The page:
No one felt more conscious of the spring air than Zola as she stepped through her open door, with her husband’s rush basket slung over her shoulder. All the annoyance of her existence faded away like the snow clouds of the past months, causing her neighbour’s blunt remarks to fall as harmlessly as the crumbs from her apron.’ (From Chapter IV of SORREL BARN)
philippa powys sorrel barn & budvale , east chaldon
Back, Spine & Front cover
  Impossible Longings  
    by John Hodgson

Recalling his meeting with Philippa (‘Katie’) Powys shortly before her death, Glen Cavaliero writes, ‘she was, if one may say so, ultra-Powys. With her cropped hair, weatherbeaten face, stooped figure and corduroy trousers, she resembled an old countryman; her voice was vibrant and emphatic’. The Blackthorn Winter, recently republished by The Sundial Press, was the only one of her novels to appear in her lifetime. Several more remain in manuscript, and here we have two of them, The Tragedy of Budvale, written in the 1920s, and Sorrel Barn from about ten years later.

Katie’s life was tragically scarred by unrequited love, and it is the violence of frustrated passion ‘nearly beyond the control of the mind’ and its concomitant jealousies that propel her stories. In Budvale, Kit Cary is driven to rape and murder by his ungovernable passion for his cousin May. In Sorrel Barn, the Romanian Zola, unhappily married to the boorish ex-soldier Frank, is in love with the farmer John Marsh. Although her love is reciprocated, the impossibility of this relationship unhinges the farmer’s brain. The authentic ferocity of the anguish in these stark stories commands respect, but it must be admitted that Philippa’s psychological range is narrow, and in each story the only way out of hopelessness is in melodrama. In her sensitive introduction, Cicely Hill quotes Llewelyn Powys writing of Philippa, ‘… if only the gods had given her the mastery of language that she has of imagination, the world would have welcomed more of her novels’. But the truth might be the other way round, for it is their evocation of the Wessex countryside that makes these stories memorable.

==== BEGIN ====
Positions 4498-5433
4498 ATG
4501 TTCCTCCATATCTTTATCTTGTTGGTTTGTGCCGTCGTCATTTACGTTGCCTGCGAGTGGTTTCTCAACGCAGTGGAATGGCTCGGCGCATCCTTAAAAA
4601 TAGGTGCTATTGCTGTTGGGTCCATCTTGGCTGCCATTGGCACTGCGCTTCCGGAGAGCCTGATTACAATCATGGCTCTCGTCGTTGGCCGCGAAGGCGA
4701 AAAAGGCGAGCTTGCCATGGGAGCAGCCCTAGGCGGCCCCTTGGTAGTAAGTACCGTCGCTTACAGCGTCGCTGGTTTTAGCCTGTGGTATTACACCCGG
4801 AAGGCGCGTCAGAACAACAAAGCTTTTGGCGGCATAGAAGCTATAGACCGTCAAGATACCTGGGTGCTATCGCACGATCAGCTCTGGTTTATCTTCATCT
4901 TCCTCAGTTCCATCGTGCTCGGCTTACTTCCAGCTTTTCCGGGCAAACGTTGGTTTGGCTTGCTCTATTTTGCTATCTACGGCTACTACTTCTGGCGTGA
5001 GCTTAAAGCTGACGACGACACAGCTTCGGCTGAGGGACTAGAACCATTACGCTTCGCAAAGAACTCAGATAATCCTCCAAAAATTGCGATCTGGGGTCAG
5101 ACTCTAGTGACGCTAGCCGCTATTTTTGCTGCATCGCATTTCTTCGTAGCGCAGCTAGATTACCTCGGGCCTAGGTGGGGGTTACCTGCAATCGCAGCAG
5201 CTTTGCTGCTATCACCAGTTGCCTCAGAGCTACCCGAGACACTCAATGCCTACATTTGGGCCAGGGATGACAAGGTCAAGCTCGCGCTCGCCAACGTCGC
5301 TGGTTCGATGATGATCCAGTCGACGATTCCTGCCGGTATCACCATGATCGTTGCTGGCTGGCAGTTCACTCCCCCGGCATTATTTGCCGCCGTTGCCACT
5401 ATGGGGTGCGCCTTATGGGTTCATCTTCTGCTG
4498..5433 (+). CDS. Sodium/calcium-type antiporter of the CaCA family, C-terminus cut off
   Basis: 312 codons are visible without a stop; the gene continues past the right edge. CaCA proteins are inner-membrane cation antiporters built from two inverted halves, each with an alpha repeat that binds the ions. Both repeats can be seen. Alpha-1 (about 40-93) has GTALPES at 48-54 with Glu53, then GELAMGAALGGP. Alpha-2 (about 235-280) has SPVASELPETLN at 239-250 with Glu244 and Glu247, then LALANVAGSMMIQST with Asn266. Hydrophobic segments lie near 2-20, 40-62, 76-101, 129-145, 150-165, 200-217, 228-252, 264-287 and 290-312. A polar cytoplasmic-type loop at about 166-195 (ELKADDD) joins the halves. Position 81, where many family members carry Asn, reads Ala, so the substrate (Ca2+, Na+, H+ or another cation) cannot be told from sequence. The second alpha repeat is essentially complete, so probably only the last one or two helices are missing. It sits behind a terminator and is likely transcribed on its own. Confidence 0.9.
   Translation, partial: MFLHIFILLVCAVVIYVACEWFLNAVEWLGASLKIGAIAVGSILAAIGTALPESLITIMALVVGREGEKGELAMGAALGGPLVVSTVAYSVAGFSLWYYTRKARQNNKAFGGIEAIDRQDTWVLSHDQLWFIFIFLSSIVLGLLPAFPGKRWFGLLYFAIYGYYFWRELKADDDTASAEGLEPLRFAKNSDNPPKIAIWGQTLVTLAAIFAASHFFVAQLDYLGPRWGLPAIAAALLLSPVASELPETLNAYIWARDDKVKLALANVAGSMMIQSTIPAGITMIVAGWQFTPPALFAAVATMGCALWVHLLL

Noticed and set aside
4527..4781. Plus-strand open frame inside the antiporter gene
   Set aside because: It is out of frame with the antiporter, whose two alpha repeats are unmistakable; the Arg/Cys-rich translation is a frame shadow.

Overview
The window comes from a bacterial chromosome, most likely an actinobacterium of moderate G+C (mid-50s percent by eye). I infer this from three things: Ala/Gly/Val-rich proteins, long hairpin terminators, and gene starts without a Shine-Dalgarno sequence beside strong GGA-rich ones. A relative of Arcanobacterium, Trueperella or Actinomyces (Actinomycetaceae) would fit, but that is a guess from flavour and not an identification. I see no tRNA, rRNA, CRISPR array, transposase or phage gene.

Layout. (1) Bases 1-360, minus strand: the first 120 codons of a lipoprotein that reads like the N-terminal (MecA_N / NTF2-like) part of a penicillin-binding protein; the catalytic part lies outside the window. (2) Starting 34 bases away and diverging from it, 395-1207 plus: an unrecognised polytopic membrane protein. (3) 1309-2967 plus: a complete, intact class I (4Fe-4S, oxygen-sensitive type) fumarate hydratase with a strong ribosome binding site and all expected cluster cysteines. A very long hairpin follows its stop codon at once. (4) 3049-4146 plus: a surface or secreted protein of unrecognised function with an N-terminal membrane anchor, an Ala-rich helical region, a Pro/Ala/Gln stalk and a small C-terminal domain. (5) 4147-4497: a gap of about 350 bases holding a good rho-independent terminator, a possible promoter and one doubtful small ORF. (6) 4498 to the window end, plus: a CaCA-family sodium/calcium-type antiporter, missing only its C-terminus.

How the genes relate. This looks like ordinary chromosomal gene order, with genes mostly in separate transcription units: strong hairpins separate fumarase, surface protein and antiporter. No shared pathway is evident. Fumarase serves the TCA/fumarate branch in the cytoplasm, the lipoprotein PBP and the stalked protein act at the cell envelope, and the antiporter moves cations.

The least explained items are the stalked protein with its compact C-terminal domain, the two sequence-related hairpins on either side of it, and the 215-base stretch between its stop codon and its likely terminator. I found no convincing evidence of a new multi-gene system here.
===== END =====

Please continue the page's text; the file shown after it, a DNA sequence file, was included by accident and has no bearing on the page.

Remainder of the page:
Philippa writes with an unmistakeably Powysian voice which is yet entirely different from any of her brothers. Philippa’s countryside is a place of work, and she writes vividly of agricultural tasks, milking cows, making cheese, washing sheep. Philippa’s cows and horses live and breathe with a vivid presence that recalls her beloved Whitman – ‘I think I could turn and live with animals, they are so placid and self-contain’d’ – and they are everywhere. Even a mat on the floor is ‘dog-lain’. Her ‘bird haunted’ landscapes are precise, beautifully spatial, economical, punctuated by sounds: ‘The weather for the last two weeks had broken up, and there had been a spell of rainy days, with winds that made the leaves rustle and laid low the coming corn.’